Lets say you are walking down the street and you accidently step on a bug, compared to walking down the street, seeing a bug and stomping on it. The cause - stomping on the bug and the result - the bug dying are the same in both cases. However, due to your intention, the karmic energy is either good (or without blame) or bad (with the intention to kill).

So, if nobody is watching, who cares?

Well, someone is watching - you. You are watching you. You are also part of the universal consciousness that we are all a part of. So the building of bad karmic results does have effects over time.

Picture yourself walking up in a brand new apartment, with clean white walls, fresh hardwood floors and not a spot of dust anywhere. You spend your day eating and drinking, throwing your garbage around. You don't clean up, get tired and go to bed. You wake up the next day and the garbage is still there, and today to get more food and maybe relieve yourself in the corner. More garbage builds up, you get tired again. By a few days in, its getting hard to sleep. The air is stale, the flies and the dirt start to cause disease. You wake up the next day tired and crabby, and so on.

Now picture the same room. You eat whole foods, there is no waste. You clean the room at the end of the day, making it even cleaner then the day before. You go to sleep and wake up the next day, the room is still shining, you clean it some more...

The idea of the room is like your karmic storehouse. You can fill it with dirt and garbage, or you can endeavour to polish it. Every time you go to sleep and wake up is like rebirth. Each time you are reborn, the environment you left behind is either that much cleaner, or that much worse.

So as we watch our actions in our practice, also watch your intention or motivations behind them. It can be the difference between holding in your hand a weapon to harm others, or sitting on it to help us all.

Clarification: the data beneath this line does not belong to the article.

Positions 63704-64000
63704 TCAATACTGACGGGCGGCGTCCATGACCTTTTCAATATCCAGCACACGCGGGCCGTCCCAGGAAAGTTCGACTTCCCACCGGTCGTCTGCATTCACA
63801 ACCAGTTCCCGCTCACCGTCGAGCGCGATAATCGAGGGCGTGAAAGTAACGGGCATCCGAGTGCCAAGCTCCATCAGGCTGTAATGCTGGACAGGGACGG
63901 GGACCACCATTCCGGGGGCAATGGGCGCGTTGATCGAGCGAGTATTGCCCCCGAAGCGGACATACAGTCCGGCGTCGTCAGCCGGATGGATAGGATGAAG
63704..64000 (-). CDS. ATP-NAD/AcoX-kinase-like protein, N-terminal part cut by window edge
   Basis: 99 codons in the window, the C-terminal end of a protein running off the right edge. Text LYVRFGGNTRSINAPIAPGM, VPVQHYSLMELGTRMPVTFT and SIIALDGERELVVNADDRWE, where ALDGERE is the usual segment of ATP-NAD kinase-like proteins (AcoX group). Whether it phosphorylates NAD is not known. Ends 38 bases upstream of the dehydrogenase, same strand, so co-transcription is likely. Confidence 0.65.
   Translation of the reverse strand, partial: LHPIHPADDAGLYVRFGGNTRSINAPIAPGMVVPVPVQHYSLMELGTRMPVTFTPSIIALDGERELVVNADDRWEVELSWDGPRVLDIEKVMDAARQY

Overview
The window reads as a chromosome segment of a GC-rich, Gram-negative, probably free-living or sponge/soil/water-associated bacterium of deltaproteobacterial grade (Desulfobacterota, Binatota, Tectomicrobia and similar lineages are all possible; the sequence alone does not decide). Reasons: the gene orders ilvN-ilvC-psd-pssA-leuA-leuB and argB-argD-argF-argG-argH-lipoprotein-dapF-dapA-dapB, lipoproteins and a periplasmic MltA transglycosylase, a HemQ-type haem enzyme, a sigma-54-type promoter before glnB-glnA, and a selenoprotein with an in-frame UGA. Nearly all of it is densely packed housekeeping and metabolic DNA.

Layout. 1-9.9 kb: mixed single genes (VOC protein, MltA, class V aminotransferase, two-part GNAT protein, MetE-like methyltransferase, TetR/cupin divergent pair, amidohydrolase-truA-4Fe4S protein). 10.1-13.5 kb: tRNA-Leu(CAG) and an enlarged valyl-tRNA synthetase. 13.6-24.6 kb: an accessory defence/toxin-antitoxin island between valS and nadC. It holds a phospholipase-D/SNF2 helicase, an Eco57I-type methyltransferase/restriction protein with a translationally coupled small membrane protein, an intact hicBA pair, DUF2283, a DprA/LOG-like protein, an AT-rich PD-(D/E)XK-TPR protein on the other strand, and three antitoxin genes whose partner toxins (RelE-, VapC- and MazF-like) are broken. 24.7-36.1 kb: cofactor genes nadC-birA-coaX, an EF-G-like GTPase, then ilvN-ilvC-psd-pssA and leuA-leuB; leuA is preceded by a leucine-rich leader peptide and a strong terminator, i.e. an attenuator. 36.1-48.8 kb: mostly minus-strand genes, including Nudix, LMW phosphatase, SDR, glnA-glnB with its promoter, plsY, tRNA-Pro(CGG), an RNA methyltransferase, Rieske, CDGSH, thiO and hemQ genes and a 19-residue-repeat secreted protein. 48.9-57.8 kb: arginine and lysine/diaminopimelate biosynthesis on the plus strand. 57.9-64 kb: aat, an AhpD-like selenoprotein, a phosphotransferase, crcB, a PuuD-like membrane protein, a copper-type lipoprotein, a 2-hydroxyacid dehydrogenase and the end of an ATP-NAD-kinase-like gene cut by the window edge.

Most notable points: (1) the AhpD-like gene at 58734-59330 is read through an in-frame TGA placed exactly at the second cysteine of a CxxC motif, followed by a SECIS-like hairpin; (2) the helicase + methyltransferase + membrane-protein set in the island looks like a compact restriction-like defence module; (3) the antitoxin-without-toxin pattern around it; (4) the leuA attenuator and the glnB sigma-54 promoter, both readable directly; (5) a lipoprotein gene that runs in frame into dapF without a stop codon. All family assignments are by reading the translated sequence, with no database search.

Dharma Talk: July 11th Craving

On Sunday July 11th, Hae Doh Sunim gave the following Dharma talk about craving:

From the Dhamapada: Chapter 24 on Craving or Thirst:

" The compulsive urges of the thoughtless grow like a creeper. They jump like a monkey from one life to another, looking for fruit in the forest.

When these urges drive us, sorrow spreads like wild grass. Conquer these fierce cravings and sorrow will fall away from your life like drops of water from a lotus leaf."

When I brought my first son Jeff on his 14th birthday to rehab at Brighton Hospital Adolescent Center, the parents had their own weekly sessions with the kids. Each would sit there and say "My name is...and my drug of choice is: ..." and then fill the end with Marijuana, alcohol, herion, etc...

People uses these substances as a way to "self-medicate", to escape the pain of reality or uncertainty of everyday living.

It was years later that I was also able to sit there and say "My name is Gary, and I am an alcoholic".

In the past weeks we have discussed dukkha, which is usually translated as "suffering". However a better description could be "dissatisfaction", "inadequacy" or "imperfection". It means life is never sufficient enough, not good enough.

According to the four noble truths, the second noble truth explains that "dukkha samudaya" or dukkha arises due to craving. To break down the word: "sam" means "with" and "udaya" means "to go up". So what arises with dukkha? Desire, thirst, craving for escape from dukkha. So the cause of dukkha is samudaya (craving) but also cause of craving is dukkha.